The Outcome Driven Developmental Model, an innovative educational process that takes a "holistic" approach to a child's needs, is showing significant results in some Utah districts.

Some Utah districts have been using the method for up to five years, while others have initiated programs more recently, Superintendent Kirk Wright told the State Board of Education Thursday.Wright's district, Juab, was one of the pioneers of the program, which is now implemented in more than 20 districts, most of them small rural districts.

A report prepared by Terry P. Applegate and W. Keith Evans of Research and Development Consultants indicated that children's performance in basic academic areas improved as much as one to three grade levels in some instances in the Outcome Driven Developmental Model districts.

The report compared test scores for 1984-85 and 1988-89 in five districts. In districts where the outcome-based model had been in use for at least three years, gains were significant, the researchers said.

Marilyn Lofgreen, a teacher in Morgan Elementary School, told the board the program's philosophy has allowed her to achieve more satisfaction as a teacher. "I don't teach fourth grade," she said, "I teach children . . . this approach has changed my personal and professional life."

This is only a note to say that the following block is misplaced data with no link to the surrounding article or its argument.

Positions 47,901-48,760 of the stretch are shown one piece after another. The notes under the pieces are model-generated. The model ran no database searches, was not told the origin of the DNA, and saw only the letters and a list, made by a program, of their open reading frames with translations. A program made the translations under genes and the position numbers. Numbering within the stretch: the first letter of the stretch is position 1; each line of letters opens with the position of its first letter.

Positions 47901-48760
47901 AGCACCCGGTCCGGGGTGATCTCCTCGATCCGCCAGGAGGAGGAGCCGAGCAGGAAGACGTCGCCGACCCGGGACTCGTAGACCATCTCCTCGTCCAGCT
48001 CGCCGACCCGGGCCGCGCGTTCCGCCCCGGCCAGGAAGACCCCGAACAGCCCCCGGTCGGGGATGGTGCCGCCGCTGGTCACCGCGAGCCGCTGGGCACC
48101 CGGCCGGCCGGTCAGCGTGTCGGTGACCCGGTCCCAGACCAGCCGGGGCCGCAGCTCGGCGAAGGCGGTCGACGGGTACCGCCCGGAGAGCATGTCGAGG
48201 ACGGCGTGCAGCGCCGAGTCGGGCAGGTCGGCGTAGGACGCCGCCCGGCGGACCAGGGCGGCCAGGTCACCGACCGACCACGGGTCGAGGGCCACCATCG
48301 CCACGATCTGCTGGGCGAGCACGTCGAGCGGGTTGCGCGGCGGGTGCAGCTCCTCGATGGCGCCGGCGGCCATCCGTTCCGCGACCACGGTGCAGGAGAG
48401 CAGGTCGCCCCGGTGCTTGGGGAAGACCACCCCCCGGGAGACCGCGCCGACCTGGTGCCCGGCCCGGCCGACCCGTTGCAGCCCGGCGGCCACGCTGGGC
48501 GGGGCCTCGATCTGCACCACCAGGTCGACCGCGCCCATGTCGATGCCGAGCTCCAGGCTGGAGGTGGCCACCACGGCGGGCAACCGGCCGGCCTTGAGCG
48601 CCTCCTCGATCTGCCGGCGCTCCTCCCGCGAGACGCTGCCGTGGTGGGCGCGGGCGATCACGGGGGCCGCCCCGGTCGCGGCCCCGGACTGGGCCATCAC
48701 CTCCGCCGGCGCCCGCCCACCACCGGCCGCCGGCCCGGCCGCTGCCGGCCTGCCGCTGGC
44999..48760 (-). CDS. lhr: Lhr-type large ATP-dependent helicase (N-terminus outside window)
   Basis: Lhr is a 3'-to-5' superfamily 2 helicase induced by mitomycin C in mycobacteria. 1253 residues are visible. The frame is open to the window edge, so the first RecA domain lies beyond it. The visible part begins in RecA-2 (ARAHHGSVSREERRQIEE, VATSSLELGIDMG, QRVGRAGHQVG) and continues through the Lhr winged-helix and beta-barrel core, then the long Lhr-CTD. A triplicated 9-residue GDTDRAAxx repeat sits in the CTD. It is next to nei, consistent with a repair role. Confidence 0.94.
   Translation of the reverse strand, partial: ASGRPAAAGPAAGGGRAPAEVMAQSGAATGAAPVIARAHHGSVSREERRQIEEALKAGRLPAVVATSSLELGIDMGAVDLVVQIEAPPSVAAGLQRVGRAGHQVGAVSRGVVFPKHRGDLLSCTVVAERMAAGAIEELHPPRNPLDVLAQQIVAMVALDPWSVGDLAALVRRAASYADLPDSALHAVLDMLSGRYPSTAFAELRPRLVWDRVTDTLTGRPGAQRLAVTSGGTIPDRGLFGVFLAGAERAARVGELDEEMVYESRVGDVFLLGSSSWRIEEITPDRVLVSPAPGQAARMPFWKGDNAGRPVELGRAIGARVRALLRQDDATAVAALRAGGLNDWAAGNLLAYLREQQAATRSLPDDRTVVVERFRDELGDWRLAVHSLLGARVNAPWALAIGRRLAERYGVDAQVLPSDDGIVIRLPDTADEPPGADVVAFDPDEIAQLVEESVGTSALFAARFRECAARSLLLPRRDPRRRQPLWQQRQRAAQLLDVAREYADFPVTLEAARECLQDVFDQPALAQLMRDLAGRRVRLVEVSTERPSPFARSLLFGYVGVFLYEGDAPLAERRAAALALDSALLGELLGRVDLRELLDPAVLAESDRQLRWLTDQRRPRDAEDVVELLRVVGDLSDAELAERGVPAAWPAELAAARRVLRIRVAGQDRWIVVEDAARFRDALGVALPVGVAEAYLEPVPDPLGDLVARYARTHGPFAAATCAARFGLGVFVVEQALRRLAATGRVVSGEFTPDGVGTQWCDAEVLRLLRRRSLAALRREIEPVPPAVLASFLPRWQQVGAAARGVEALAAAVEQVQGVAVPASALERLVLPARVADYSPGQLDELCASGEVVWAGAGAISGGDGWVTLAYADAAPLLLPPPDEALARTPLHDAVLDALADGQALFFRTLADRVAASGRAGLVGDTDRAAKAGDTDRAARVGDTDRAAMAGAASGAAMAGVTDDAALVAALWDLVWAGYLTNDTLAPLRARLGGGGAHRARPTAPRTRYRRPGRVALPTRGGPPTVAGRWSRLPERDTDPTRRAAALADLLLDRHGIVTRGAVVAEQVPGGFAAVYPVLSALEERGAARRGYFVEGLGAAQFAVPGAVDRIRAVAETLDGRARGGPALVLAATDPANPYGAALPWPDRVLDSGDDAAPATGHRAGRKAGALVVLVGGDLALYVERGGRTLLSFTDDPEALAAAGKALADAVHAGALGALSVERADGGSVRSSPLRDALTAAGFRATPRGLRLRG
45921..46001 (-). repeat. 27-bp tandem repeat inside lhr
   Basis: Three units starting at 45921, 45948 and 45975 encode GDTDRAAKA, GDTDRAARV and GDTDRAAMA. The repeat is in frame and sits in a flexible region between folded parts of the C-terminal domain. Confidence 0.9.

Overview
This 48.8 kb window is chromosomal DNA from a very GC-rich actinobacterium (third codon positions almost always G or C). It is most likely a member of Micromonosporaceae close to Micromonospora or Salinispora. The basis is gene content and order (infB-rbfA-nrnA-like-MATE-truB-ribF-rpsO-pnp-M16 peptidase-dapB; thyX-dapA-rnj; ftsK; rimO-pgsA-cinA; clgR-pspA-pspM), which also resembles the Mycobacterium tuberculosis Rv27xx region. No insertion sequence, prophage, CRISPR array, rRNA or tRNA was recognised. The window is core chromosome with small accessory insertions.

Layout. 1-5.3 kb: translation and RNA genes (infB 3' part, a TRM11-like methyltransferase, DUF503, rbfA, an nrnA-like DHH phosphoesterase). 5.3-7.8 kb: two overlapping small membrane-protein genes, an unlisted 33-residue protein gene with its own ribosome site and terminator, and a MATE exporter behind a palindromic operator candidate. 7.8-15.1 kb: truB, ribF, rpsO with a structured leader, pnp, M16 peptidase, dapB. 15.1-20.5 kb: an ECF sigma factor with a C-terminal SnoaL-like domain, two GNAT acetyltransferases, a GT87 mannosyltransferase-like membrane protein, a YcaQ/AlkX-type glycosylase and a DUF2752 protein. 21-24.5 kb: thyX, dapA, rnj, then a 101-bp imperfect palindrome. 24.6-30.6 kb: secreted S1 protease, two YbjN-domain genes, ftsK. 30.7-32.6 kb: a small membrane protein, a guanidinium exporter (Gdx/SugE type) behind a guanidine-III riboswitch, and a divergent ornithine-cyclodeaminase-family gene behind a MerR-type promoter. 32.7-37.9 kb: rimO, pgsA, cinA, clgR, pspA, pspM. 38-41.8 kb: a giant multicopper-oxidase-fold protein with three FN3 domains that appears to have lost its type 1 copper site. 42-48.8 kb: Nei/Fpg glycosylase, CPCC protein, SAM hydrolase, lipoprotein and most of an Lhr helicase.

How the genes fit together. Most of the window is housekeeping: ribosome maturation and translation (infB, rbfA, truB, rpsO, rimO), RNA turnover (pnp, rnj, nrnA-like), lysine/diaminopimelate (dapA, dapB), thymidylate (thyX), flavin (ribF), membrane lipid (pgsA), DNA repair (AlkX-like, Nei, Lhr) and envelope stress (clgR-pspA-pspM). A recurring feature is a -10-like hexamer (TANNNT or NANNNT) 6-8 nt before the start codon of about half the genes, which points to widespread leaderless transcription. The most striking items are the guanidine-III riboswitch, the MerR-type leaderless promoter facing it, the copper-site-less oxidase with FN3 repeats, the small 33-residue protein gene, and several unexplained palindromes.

Change always generates some resistance, she said, and participating districts have spent a lot of time preliminarily building consensus among administrators, teachers, parents and community. Various elements within education have had to give up traditional "turf" to make the method work.

Success depends on collaboration, not confrontation, Wright said.

The program focuses its effort on individual students, identifying different learning styles, setting goals and using innovative classroom techniques to bring about the desired ends.

Among the benefits he has noted in Juab District, Wright said, are an "energized and enthused" staff, better academic results, more focused organization, student enthusiasm and higher quality work.

"Its a great program with great promise," Wright said.

Board member Neola Brown, whose board area includes many of the state's rural districts, also endorsed the program. "If any system is designed to empower people, this is it," she said.